To overcome the issues of retro designing we integrated the bimini at the early stages of deck design. That way it all looks right because it is part of the boat and not an add-on.

For new Kraken owners there are three options to choose from:

1. Fixed Rigid Soft Top Bimini

  1. Creates a ‘clean and sleek’ look on deck.
  2. Is fitted with removable clear panels forward and both sides so you can fully open the enclosed cockpit in a matter of minutes.
  3. Allows for installation of solar panels.
  4. Rigid fixed construction will stand up to any weather conditions.
  5. Has bracing straps which may be fitted in very heavy weather.
  6. Easy to clean without needing to be removed.
  7. Provides full headroom throughout the cockpit.

A rigid flexible bimini is made up of a stainless steel frame with Ferrari Stamoid fabric stretched over it. A fixed windshield on the coachroof provides constant protection from rogue waves while removable clear plastic screens can be configured to provide the right amount of shelter from the elements whilst retaining full uninterrupted forward vision. 

We use Ferrari Stamoid because of its excellent stretch properties which when tensioned drum tight eliminate all flapping and sagging. That same material was used on White Dragon and after 3 years there is no sign of deterioration.


2. Hardtop Bimini with integrated windscreen

Some clients have requested a hard top bimini others have requested a pilot house style. It really depends where you are expecting to spend the majority of time cruising.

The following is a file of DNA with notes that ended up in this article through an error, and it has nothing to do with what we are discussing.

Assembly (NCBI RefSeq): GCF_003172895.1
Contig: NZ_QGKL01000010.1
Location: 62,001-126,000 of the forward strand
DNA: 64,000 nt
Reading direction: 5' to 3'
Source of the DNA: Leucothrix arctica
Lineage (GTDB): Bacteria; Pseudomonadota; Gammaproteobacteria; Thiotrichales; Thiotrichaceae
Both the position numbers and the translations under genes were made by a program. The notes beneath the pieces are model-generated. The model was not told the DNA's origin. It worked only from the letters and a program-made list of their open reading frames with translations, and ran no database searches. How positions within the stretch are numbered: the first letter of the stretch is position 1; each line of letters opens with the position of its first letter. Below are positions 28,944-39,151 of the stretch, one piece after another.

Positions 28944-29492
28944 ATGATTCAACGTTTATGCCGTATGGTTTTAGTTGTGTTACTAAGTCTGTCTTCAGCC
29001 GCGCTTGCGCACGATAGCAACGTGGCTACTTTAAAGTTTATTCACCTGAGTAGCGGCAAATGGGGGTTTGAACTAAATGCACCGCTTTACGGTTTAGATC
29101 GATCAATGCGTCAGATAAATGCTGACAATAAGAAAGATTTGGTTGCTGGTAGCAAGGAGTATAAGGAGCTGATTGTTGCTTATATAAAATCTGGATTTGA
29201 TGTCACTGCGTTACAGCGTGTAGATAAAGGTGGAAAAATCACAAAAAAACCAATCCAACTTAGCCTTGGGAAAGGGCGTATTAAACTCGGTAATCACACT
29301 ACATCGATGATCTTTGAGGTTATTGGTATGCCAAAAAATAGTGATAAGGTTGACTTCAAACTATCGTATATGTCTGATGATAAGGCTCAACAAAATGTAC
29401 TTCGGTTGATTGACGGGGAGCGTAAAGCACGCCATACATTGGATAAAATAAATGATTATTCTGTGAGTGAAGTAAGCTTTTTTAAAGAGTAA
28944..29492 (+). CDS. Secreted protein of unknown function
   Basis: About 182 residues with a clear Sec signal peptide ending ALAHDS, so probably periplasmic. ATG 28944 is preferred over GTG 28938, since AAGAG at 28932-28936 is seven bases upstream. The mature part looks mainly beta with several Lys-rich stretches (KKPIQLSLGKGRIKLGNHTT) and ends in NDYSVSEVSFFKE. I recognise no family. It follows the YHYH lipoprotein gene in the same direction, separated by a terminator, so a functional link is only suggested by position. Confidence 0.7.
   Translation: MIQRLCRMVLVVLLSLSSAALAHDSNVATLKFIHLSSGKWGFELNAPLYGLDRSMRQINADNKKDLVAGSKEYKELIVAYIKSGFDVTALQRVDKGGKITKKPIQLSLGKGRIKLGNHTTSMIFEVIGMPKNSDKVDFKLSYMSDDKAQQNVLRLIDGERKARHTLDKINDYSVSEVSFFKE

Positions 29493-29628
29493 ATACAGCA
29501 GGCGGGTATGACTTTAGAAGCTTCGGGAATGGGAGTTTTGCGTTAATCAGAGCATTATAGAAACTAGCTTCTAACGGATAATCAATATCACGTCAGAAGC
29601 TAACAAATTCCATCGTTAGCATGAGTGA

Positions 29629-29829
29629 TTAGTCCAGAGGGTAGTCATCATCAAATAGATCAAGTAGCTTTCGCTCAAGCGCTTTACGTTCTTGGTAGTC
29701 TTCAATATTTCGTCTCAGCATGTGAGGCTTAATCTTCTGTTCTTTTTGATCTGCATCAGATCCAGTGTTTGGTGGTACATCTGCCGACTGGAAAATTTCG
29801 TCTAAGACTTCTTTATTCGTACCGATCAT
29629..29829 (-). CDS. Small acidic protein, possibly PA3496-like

We have two further options:

  1. Composite construction to keep the weight as low as possible.
  2. Increased resistance to mechanical damage.
  3. Clear flexible panels in the front and sides which are removable to allow full airflow from all sides.          
  4. Solar panel compatible. 
  5. Follows the design lines and angles of the saloon deck and cockpit.
  6. Has bracing straps that may be fitted in very heavy weather.
  7. Allows full headroom throughout the cockpit.

3. Hard Top Pilot House

  1. Is more enclosed than rigid Bimini.
  2. Can have a flexible dual height extension and drop down side to cover and enclose the cockpit fully.
  3. Solid plexiglass panels have the benefit of staying 100% clear and not obstructing vision. 
  4. Centre windows open to provide better airflow into the cockpit.
  5. Has reduced headroom.
  6. Can only accommodate reduced solar panels.

Summary

We think the best all round solution is the soft top rigid bimini because it is less obtrusive than either the hard top bimini or the pilot house, has less windage,  offers good overhead hand holds for climbing in and out of the cockpit, gives maximum space to mount solar panels on the top, can have multiple clear panels to give good vision of sails and the mast and can enclose a bigger area for when the weather is poor.

Ultimately it’s the owners choice and it depend a lot on where the yacht will be based. In higher cold latitudes the pilot house version with an additional soft top extension might be considered a preference. However if you do go to the tropics the air flow restriction will not be ideal and it should be considered that all Krakens can have a forward full vision nav/pilot station where a most of the time on watch can carried out in the warmth and protection of the saloon.

Share this post

Share on facebook
Share on twitter
Share on linkedin
Share on pinterest
Share on print
Share on email

Keep reading

There’s plenty more to read at Ocean Sailor. Check out some more Technical & Equipment articles …